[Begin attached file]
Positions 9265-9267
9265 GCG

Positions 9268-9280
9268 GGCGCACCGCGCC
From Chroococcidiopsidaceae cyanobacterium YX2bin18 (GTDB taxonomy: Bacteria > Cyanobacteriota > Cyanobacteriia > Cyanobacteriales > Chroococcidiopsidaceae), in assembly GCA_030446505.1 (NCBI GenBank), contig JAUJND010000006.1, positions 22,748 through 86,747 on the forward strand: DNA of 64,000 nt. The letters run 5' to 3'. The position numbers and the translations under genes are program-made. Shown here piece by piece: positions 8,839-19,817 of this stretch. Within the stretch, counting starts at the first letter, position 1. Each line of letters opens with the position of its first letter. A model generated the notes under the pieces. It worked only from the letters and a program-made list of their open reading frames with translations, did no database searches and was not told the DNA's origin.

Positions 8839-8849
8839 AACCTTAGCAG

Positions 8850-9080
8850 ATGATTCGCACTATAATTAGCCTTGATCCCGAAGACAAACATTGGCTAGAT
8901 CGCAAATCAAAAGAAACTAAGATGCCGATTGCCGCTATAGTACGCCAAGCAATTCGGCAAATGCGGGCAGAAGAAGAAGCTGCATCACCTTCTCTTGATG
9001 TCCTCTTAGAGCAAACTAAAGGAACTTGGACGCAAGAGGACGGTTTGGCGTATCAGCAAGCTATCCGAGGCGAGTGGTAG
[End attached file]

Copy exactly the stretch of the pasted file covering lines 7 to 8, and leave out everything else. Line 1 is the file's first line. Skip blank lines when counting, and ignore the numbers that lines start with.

8839 AACCTTAGCAG

Positions 8850-9080